Tuesday, October 25, 2016

Debut Recording

Ever since pianist Georgijs Osokins’ unexpected but highly successful recital debut in Vancouver, I have often listened to and enjoyed his first commercial CD – Chopin – Late Works, Op. 57 – 61 (Piano Classics PCL0109). Hearing this recording confirmed and reinforced many of the impressions I formed while hearing Mr. Osokins’ live performance last season.

The recording begins with a ravishing account of Chopin’s Berceuse in D-flat major, Op. 57. In this miniature masterpiece, Chopin foreshadows the piano writing about half a century later in the works of Claude Debussy. In the “duet” within the right hand at mm. 7 to 15, Osokins plays the alto voice with a subtlety that really catches the listener’s attention. From m. 15 to m. 18, when Chopin “hides” the melody within the grace notes, there is a shimmering quality in the sound the pianist makes on the instrument. From the descending thirds at m. 31 to the chord series at m. 35, to the 32nd note runs commencing at m. 37, Osokins’ pedaling creates a truly magical effect. Finally, at mm. 53 and 54, the artist plays the right hand triplets with such delicacy that it is breathtaking. All in all, a very promising start to this recorded recital.

In Osokins’ interpretation of the composer’s Sonata No. 3 in B minor, Op. 58, he employs quite a generous amount of rubato. But never do I feel that anything is unnatural or contrived. To be sure, this is an interpretation that is different from many I have heard, but it is not different for the sake of being different, or being clever. After the opening descending 16th notes, Osokins manages to play the three appearances of the ascending chords (mm. 2 to 3, 6 to 7, and 10 to 11) each time differently. At m. 23 (to m. 27), his playing and pedaling of the left hand chromatic scales is nothing short of masterful.  Throughout the extended movement, Osokins manages to achieve great clarity in the Chopin’s complex contrapuntal thread. In the second movement, the pianist achieves a gossamer lightness with his quite incredible finger work. It is interesting that at the end of the scherzo, Osokins did not strictly observe Chopin’s ff marking, but he did at the end of the return of the scherzo after the trio, which makes for a more emphatic ending to the movement.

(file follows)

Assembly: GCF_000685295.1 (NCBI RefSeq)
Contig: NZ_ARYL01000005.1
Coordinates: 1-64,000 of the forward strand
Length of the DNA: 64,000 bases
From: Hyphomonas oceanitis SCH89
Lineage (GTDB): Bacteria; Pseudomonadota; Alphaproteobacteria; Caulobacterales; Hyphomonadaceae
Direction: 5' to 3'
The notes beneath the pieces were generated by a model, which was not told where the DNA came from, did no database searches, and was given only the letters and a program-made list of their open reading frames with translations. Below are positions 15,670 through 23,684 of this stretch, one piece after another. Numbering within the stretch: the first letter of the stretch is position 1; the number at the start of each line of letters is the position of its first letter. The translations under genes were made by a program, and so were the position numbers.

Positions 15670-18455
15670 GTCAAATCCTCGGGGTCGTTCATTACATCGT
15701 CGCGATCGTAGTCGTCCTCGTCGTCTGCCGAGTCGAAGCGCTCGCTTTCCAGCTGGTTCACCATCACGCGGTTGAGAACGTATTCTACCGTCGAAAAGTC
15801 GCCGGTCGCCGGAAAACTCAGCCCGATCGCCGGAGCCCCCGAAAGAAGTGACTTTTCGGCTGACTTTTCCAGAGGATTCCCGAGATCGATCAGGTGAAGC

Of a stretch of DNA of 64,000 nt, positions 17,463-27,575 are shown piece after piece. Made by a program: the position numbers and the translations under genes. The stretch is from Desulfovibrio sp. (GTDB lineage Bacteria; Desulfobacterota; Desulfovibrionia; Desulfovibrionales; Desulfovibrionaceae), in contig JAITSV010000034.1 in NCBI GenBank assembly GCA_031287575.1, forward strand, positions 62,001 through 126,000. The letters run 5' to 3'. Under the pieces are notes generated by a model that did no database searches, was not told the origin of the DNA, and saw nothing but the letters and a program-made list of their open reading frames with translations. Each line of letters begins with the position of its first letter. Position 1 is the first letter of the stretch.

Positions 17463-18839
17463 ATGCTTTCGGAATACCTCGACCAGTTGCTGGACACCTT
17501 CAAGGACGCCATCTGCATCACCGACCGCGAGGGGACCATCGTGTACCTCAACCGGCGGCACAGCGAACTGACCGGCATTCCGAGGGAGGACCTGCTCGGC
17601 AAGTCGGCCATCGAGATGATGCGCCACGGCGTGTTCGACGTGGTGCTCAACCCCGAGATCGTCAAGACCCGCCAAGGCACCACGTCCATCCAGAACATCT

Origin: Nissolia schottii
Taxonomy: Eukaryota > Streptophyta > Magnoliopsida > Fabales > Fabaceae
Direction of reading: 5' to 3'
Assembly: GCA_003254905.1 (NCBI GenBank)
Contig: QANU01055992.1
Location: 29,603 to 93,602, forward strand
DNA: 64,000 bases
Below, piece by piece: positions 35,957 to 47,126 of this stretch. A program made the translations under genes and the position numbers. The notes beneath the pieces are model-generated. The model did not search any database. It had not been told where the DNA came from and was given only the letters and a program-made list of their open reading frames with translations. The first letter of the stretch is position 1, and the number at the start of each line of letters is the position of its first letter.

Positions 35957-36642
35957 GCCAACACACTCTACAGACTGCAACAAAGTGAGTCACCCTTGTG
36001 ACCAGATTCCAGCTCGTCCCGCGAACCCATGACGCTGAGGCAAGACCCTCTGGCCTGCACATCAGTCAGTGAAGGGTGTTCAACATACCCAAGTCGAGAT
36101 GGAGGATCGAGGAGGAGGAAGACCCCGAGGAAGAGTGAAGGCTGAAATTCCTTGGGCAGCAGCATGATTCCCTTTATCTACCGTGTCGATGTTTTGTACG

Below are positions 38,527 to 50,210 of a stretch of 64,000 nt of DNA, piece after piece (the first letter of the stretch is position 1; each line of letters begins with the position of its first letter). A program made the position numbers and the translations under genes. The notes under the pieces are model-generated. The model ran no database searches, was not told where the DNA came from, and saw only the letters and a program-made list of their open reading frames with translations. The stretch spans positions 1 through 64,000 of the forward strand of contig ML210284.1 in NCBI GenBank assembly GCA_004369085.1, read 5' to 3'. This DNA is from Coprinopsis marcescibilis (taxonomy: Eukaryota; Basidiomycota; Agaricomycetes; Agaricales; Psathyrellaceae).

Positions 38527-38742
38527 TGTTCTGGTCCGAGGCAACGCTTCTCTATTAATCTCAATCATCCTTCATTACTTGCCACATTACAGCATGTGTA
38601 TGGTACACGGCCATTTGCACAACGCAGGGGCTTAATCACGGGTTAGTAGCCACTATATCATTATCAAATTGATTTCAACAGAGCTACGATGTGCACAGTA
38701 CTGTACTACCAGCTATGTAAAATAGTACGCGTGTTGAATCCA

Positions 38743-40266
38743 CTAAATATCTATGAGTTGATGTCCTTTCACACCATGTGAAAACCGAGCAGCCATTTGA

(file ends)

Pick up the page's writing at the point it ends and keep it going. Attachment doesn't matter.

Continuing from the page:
After the portentous opening to the third movement, Osokins plays the opening theme beautifully, but also rhythmically impeccably. At his recital last season, I was quite taken by his playing of the E major theme at m. 29. Well, his playing of the same theme here is just as captivating. The brief secondary melody in the left hand at m. 46, and again in m. 80, is beautifully realized. In the dolcissimo entry of the theme at m.99, now accompanied by triplets, Osokins injects the music with a different feeling than when it first appears at m. 4.